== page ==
Here’s a blast from the past: Daniel Cabrera, who last pitched for the Diamondbacks in 2009, has agreed to a minor-league deal with the Pirates.
Cabrera got more chances than his performance deserved because teams remained infatuated with his 6-foot-7 frame and mid-90s fastball, but his average velocity dipped from 96.2 miles per hour in 2005 to 94.3 mph in 2007 to 90.9 mph in 2009 and he missed all of last season following Tommy John elbow surgery.
Or as general manager Neal Huntington told Tom Singer of MLB.com: “We’ve always liked the arm, wanted to give him another shot at getting back.”
Cabrera, who spent most of his career with the Orioles, has a 5.10 ERA in 892 innings and will be 31 years old in May. If nothing else he’ll do wonders for the Grapefruit League hitters’ on-base percentages.
The Giants beat the Cardinals on Saturday night, but there was some grumpiness between a couple of Giants players all the same.
As Hank Shulman reports, late in the 13-inning game Fox TV cameras caught catcher Buster Posey yelling at first baseman Belt after Stephen Piscotty of the Cardinals stole second base. Then, after the final out, there was a brief, cold stare down between the teammates. The issue would appear to be Posey being upset with Belt for not holding Piscotty close at first base and then Belt being upset with Posey for calling him out in front of God and the fans and the TV cameras and everyone.
Neither Posey nor Belt would talk about it to reporters afterwards or on Sunday, saying the matter was between them and that they’d deal with it privately. Which is a smart move.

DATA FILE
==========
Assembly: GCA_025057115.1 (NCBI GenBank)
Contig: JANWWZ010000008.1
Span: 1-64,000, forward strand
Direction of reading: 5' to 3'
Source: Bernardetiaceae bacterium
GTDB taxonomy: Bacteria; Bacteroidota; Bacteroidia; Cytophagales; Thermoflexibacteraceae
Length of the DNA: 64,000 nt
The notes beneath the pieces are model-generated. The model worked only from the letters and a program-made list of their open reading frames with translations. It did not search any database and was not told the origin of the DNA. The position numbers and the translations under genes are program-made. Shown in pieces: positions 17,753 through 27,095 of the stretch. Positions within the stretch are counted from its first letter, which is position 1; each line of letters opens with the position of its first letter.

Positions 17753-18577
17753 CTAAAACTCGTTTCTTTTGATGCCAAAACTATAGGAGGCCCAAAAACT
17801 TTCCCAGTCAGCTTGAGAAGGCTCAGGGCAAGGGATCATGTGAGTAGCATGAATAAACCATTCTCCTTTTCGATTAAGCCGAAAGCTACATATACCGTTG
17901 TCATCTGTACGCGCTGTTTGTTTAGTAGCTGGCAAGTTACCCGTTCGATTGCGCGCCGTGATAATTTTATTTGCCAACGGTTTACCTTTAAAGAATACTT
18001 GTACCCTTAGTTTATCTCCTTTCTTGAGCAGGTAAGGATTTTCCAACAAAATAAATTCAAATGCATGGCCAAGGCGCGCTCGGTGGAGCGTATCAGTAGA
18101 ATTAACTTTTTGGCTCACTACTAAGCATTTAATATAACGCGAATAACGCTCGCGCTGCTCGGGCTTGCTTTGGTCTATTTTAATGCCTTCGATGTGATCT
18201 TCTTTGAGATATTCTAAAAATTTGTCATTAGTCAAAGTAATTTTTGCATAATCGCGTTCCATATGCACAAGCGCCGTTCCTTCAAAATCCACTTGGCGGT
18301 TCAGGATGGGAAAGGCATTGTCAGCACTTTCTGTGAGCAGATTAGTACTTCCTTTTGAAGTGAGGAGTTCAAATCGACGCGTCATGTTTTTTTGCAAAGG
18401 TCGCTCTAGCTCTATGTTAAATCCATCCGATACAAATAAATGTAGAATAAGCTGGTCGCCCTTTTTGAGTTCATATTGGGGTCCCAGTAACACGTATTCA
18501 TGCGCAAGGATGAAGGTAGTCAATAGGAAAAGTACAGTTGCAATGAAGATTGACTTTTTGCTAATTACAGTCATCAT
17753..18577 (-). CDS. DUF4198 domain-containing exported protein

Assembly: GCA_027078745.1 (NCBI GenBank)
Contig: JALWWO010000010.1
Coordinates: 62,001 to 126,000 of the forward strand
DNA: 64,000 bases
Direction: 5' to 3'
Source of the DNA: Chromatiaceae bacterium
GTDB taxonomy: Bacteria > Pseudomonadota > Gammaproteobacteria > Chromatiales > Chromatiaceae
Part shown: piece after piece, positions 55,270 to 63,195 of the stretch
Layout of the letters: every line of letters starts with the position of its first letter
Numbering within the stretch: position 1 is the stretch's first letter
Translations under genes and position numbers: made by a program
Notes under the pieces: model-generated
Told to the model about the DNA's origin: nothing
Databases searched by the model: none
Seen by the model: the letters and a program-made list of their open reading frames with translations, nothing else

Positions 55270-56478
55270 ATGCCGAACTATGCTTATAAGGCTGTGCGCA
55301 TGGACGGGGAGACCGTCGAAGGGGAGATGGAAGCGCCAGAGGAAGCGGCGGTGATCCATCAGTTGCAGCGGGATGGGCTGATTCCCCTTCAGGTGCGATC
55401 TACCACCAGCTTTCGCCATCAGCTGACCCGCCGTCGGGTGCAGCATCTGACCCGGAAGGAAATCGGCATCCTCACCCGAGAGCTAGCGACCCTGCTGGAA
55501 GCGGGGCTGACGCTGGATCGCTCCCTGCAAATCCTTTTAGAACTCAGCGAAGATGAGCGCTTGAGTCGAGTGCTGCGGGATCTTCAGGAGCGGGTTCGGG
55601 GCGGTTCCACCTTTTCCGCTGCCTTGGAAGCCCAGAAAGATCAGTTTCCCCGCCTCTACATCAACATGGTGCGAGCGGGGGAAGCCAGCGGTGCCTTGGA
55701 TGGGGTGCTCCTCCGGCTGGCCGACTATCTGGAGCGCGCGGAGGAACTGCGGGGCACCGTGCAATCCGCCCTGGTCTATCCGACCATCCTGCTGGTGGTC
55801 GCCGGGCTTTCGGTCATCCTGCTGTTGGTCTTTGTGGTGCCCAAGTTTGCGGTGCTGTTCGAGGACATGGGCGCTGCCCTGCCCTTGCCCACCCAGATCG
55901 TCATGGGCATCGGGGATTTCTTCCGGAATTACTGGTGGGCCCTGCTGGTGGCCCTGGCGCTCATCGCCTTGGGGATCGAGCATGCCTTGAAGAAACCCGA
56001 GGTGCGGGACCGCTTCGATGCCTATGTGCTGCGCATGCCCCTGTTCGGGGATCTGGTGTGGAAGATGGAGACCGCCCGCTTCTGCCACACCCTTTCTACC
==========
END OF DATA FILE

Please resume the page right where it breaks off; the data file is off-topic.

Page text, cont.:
Of course, if Posey heeded that advice beforehand and took up his dissatisfaction with Belt in private, the reporters wouldn’t have even known about it in the first place.
The Yankees probably have the best minor league system in baseball right now and the best player in that system is, without question, shortstop Gleyber Torres. Now that top prospect is a step closet to the Bronx: he has been promoted to Triple-A Scranton/Wilkes-Barre.
The Yankees don’t rush their prospects anywhere nearly as fast as a lot of teams do, but Torres, who is only 20, proved himself to be ready for the promotion. In 32 games at Double-A Trenton this year he hit .273/.367/.496 in 139 plate appearances. That OPS is almost 100 points higher than that which he posted in high A-ball in 2016.
Torres came over to the Yankees from the Cubs organization in the Aroldis Chapman trade last summer. At this rate he’ll be playing shortstop behind Chapman in New York before too long.